Jaguar I-Pace estate running costs
The I-Pace isn’t going to convert millions of people to electric motoring on its own – it’s too expensive for that. However, it undercuts the Model S and Model X and will cost you less per month on a like-for-like PCP finance deal.
This is just as well, because while Tesla gives you 1000 miles a year of free charging and access to its industry-leading Supercharger network, I-Pace buyers will have to charge at home or use regular, slower public chargers – although this should still work out a lot cheaper than filling a petrol or diesel car.
Recharging the batteries to 80% capacity from flat via a standard wall box (as you might when plugging in overnight) takes 10 hours, while 50kW public chargers reduce that time to 85min and 100kW chargers 40min. However, 100kW public chargers are far from widespread in the UK. Tesla's Superchargers already offer 120kW charging.
There aren’t as many tax incentives for electric car buyers that there once were, so even though the I-Pace is exempt from road tax and the London Congestion Charge, you do have to pay an annual luxury car tax of £310.
The I-Pace still makes a great deal of sense for company car drivers, attracting a low benefit-in-kind (BIK) tax rating. It's expected to hold on to its value better than the Model S, too.
Jaguar I-Pace estate equipment
Even entry-level S spec features lots of luxuries, including keyless entry, dual-zone climate control and ambient interior lighting.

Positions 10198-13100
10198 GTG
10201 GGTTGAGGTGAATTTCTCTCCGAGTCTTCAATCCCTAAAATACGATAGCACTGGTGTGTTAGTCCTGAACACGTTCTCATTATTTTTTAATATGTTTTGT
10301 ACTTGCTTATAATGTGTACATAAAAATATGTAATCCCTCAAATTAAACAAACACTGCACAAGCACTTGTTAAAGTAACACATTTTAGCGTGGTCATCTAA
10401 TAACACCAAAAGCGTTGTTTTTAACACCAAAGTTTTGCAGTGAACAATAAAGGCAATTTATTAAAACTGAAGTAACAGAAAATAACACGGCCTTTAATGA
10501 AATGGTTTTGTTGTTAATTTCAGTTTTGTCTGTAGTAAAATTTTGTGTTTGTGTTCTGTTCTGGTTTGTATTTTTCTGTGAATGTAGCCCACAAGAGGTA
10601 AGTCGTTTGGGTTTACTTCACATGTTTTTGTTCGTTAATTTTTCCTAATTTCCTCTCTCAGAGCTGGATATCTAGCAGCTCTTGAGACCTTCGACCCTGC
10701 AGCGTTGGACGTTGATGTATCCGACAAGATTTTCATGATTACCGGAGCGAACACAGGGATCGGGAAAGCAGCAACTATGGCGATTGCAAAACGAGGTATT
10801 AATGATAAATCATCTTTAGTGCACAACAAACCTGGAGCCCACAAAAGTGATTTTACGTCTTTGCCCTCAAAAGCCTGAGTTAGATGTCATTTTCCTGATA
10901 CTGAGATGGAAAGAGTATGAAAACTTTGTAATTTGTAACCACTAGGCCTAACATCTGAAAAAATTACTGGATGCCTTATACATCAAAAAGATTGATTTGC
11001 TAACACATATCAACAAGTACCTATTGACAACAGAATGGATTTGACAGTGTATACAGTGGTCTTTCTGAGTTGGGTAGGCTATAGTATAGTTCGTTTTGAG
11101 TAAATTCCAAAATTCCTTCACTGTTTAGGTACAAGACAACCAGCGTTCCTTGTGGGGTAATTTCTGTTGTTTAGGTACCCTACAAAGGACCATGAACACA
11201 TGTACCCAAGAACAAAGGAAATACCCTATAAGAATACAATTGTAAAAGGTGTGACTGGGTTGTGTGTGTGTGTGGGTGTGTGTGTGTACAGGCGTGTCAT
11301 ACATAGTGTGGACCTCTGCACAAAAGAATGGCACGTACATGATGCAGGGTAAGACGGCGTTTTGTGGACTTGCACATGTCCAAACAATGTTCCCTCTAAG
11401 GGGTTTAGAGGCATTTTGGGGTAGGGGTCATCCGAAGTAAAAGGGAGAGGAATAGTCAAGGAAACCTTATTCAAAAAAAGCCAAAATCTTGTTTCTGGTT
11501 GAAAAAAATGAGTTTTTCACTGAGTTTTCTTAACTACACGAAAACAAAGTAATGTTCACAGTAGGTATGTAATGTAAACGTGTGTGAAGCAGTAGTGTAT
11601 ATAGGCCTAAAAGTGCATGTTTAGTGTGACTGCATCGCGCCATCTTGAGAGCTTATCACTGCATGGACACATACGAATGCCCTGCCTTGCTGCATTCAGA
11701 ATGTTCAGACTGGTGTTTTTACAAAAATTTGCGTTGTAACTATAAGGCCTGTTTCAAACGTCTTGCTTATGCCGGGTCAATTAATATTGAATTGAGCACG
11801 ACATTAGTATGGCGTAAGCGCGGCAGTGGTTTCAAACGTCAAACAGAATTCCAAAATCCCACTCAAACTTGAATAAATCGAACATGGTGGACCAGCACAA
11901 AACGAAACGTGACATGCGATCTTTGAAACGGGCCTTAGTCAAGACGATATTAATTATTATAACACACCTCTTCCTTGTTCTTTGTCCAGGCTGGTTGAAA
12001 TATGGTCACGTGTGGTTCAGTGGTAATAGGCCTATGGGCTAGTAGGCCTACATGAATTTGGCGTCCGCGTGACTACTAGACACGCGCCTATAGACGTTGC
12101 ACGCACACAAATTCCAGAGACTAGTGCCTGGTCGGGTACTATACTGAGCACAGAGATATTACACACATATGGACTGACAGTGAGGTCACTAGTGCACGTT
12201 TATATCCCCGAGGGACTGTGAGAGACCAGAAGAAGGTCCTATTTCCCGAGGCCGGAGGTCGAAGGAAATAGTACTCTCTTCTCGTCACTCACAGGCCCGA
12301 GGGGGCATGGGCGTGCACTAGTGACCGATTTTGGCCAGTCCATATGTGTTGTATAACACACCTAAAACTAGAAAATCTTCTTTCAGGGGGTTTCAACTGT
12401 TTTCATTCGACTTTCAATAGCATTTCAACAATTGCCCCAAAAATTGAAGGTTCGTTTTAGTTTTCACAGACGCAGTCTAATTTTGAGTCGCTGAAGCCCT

Upgrading to SE gets you bigger wheels, adaptive cruise control and additional safety kit (see below), while range-topping HSE cars also have heated rear seats and matrix LED headlights that can automatically adjust to avoid dazzling other drivers while retaining full-beam illumination.
A feature of the InControl Remote app is the ability to warm or cool the battery and interior of the car remotely before you get in so that the former is at its most efficient from the minute you set off and the latter comfortable enough to stop you from shivering or sweating for the first few miles.
The energy for this is drawn from the mains when the I-Pace is plugged in, so it doesn’t have to rob from its own batteries, and is said to increase the range by up to 62 miles on a cold day
Jaguar I-Pace estate reliability
It’s difficult to know how reliable the I-Pace will be, given that it has a bespoke chassis and powertrain and is too new to have featured in our latest reliability survey. However, Jaguar as a brand finished a disappointing 28th out of the 31 manufacturers surveyed.
Like conventionally powered Jaguars, the I-Pace comes with a three-year, unlimited-mileage warranty, while the battery is covered for eight years, as it is on Teslas. However, this is only if you don't pass 100,000 miles in that time, whereas Tesla imposes no mileage limit.
Jaguar is also following the example of Tesla in offering wireless software updates for the infotainment system and battery charging capability, reducing the need to visit dealers.
Jaguar I-Pace estate safety and security
Every I-Pace comes with automatic emergency braking and lane-keeping assistance, while traffic sign recognition, which displays the speed limit on your dashboard, is also included.
Mid-spec SE cars add a blindspot warning system, high-speed automatic emergency braking and adaptive cruise control, which keeps you a set distance from the car in front.
Unfortunately, Euro NCAP hasn't yet released crash test results for the I-Pace, so we're unable to give it our full five-star rating.